If we look first at the etymology of pharmakis by itself, the image of witches as "the plant people" easily arises. In this light, witches possess knowledge about plants and the effects their substances can create. Having such knowledge is not, by itself, a good or bad thing. It is the application of such knowledge that can be labeled as positive or negative. Popular stories about witches contain references to them healing and harming people. In this light there is no single nature of the witch, and yet in mainstream culture the witch is always thought of as up to no good.

Historically speaking, we know that witches have long been depicted as people of ill intent. In addition, the stereotypes portray the witch as old and ugly. But this image was not always the case. We know, for example, that Medea (a famous witch in ancient literature) first appears as a beautiful woman highly skilled in the arts of witchcraft. She also is portrayed as a priestess of the goddess Hecate.

Another figure is the beautiful Circe, who seduces the Greek hero Ulysses/Odysseus. It is not until the last two centuries before the Christian era that this basic model is transformed and the witch is described as hideous. The writings of the Roman poet Horace appear to be among the earliest to present such a model (and date to the first century before the Christian era). Scholar Richard Gordon states that no extended portraits of hag witches come from the Hellenistic period, although some witches are described as old women in a percentage of tales.

In ancient Greek legends the witch figure appears to be traceable to mythical women known as the Graeae or Graiae. These women first appear in the writings of Hesiod in a work titled The Theogony, which dates to around 700 BCE. Hesiod is important because he was the first in Southern Europe to set oral traditions into writing. His writings therefore convey prehistoric concepts. One example is the tale of the Titans, which Hesiod says is so ancient that few people remember anything about the Titans in his own time period.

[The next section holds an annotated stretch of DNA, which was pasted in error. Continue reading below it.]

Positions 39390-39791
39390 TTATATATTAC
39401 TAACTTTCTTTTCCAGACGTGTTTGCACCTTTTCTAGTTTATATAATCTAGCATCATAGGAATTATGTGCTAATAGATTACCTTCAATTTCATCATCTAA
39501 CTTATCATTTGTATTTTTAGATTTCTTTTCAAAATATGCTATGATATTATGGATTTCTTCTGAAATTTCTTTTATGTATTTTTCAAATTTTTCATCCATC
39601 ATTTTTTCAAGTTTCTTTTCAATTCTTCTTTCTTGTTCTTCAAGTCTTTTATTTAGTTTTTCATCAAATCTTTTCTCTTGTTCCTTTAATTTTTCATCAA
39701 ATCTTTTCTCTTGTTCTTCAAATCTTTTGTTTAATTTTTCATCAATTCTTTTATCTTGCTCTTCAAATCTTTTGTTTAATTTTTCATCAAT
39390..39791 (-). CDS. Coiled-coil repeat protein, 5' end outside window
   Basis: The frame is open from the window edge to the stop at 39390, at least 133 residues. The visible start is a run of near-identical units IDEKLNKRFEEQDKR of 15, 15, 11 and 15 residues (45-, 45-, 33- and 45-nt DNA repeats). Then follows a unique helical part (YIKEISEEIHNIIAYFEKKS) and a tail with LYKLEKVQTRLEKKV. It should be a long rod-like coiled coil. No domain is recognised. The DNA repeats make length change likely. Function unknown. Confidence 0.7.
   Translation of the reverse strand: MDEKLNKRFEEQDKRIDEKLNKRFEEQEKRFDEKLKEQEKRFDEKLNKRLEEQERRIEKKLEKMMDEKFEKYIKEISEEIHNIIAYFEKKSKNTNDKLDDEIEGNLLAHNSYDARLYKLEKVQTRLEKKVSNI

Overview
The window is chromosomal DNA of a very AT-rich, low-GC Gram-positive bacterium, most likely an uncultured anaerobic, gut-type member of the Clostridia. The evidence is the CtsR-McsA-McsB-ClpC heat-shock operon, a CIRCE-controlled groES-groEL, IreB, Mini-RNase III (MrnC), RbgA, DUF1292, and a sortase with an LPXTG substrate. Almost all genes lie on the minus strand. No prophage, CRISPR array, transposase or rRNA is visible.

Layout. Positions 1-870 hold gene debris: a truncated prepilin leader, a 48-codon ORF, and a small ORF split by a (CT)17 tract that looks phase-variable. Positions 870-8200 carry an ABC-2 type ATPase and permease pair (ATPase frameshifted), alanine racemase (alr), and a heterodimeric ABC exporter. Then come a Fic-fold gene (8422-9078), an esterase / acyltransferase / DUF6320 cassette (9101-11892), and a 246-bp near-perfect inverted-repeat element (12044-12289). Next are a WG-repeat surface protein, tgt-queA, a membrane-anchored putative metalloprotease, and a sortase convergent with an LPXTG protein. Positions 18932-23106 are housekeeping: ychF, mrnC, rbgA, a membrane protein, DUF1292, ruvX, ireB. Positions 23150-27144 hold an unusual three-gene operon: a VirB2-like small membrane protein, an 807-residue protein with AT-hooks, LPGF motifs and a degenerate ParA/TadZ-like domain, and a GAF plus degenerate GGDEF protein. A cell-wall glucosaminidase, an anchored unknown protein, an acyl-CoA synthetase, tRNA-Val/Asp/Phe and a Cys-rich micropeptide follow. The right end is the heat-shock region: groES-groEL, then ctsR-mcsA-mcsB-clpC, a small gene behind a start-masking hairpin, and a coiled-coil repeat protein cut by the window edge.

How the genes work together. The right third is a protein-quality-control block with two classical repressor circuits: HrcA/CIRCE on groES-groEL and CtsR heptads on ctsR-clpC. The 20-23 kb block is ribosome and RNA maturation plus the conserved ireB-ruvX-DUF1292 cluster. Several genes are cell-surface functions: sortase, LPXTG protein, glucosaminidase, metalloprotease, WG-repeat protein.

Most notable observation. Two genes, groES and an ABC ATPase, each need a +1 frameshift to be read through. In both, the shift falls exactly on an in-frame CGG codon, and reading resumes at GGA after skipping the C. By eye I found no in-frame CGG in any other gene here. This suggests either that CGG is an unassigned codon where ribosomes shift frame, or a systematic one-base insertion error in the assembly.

In The Theogony, Hesiod writes that the "Graeae" (commonly written later on as the Graiae) are three sisters born with gray hair, which means they already possess great wisdom at birth. He describes them as fair of face and well clothed. However, in later centuries the Graiae are depicted in the tale of Perseus as three hideous toothless hags who are blind. They possess a magical eye that is passed around in order for all three to share the surrounding view. This is a far cry from the wise and lovely Graiae sisters in Hesiod's earlier period. It is, however, a very good demonstration of how concepts become distorted over time. Later in this chapter we will look at why it takes place.

So far we have explored the etymology in which we encountered the witch as a skilled herbalist or plant specialist. Next we will look at the practice of witchcraft, and from there we will examine the reported character of the witch. This helps us to separate the person of the witch from the legend of the witch. For this task we must first look to the ancient literary works in which witches appear. One of the problems we encounter is the definition of a witch, and whether or not the translation from one language to another should rightfully read "witch" (as opposed to someone who uses magic in general). In other words, is the character really a witch as opposed to a sorceress? Is there a difference?

The majority of the earliest tales of witches are actually fictitious. For this reason, there is a tendency in the academic field to dismiss the material as any kind of proof about authentic practices of witches and witchcraft in ancient times. However, a good fiction typically contains true elements along with invented ones. For example, a piece of fiction written about a gang in Chicago will incorporate real places, known slang, and current popular beliefs about gang members. This helps the reader relate better to the story itself because it seems more believable due to the familiar components. I view ancient fiction in the same way. I do not regard the ancient literary tales as historical accounts, but I do believe they contain historical elements. In this sense there is a "folklore as history" component here, and we should not automatically dismiss its value.